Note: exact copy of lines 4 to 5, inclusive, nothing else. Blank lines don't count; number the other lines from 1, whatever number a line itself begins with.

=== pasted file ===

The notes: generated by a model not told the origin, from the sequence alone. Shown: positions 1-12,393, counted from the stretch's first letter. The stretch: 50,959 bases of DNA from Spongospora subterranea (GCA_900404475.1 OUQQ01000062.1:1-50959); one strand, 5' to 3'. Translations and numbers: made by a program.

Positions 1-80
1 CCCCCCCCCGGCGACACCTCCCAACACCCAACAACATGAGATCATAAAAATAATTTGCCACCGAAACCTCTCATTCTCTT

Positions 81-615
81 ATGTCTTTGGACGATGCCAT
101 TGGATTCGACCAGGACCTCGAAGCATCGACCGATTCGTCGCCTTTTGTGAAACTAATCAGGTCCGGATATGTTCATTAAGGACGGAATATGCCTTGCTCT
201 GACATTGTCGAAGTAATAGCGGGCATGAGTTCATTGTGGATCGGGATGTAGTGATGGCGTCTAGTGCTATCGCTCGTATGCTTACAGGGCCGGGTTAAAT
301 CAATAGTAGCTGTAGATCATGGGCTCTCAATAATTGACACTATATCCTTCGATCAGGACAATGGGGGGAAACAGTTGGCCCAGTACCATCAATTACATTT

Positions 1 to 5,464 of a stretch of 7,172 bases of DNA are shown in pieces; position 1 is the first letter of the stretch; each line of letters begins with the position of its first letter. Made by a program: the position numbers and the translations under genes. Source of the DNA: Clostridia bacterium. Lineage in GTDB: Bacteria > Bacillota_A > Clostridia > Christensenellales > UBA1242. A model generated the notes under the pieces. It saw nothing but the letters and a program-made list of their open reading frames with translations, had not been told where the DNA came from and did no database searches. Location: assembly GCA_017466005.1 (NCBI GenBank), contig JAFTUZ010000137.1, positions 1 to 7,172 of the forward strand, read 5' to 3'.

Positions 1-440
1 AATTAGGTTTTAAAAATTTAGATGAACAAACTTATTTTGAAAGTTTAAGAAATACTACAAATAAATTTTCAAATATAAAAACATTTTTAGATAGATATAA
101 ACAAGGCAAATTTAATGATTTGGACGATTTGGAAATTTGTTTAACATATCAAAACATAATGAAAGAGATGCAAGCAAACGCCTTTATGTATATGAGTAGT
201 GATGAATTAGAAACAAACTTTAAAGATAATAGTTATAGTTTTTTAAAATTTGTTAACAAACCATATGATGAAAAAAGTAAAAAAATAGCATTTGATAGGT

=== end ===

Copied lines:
Positions 81-615
81 ATGTCTTTGGACGATGCCAT